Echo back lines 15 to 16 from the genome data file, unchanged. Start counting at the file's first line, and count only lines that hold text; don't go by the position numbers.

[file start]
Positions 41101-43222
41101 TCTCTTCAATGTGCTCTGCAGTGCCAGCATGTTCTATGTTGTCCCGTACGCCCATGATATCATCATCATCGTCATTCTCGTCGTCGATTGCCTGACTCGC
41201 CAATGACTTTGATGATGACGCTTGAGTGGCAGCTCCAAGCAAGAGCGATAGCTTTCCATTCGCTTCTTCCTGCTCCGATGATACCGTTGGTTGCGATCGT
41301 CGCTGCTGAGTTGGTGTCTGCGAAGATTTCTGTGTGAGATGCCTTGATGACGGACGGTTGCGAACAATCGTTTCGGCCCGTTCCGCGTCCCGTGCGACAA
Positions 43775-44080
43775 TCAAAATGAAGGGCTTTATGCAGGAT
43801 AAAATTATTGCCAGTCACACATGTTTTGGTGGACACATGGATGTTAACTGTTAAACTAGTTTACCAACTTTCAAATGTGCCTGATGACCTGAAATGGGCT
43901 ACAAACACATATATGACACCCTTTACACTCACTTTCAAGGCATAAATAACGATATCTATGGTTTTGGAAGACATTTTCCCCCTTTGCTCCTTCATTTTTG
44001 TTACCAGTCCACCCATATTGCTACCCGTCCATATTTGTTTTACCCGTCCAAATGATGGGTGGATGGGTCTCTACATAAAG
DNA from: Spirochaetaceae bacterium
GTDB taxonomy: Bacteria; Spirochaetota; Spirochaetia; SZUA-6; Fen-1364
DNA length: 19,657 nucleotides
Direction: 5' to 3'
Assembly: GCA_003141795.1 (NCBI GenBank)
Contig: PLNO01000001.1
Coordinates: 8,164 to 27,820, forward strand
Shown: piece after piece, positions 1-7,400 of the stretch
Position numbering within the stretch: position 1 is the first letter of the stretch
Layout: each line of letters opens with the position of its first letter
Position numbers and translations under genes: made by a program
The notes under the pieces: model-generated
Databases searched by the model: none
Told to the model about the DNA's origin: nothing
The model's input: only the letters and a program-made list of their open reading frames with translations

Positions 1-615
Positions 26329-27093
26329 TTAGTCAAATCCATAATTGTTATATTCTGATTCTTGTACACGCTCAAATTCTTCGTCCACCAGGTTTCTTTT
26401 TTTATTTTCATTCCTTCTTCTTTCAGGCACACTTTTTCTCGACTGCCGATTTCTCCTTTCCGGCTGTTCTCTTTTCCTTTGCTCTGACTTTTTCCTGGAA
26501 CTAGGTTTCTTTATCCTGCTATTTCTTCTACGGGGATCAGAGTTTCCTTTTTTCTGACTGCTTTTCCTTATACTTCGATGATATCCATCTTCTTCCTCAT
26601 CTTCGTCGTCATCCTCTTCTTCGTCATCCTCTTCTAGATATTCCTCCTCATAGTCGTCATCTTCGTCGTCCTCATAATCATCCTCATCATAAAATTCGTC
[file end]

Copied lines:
Contig: PLNO01000001.1
Coordinates: 8,164 to 27,820, forward strand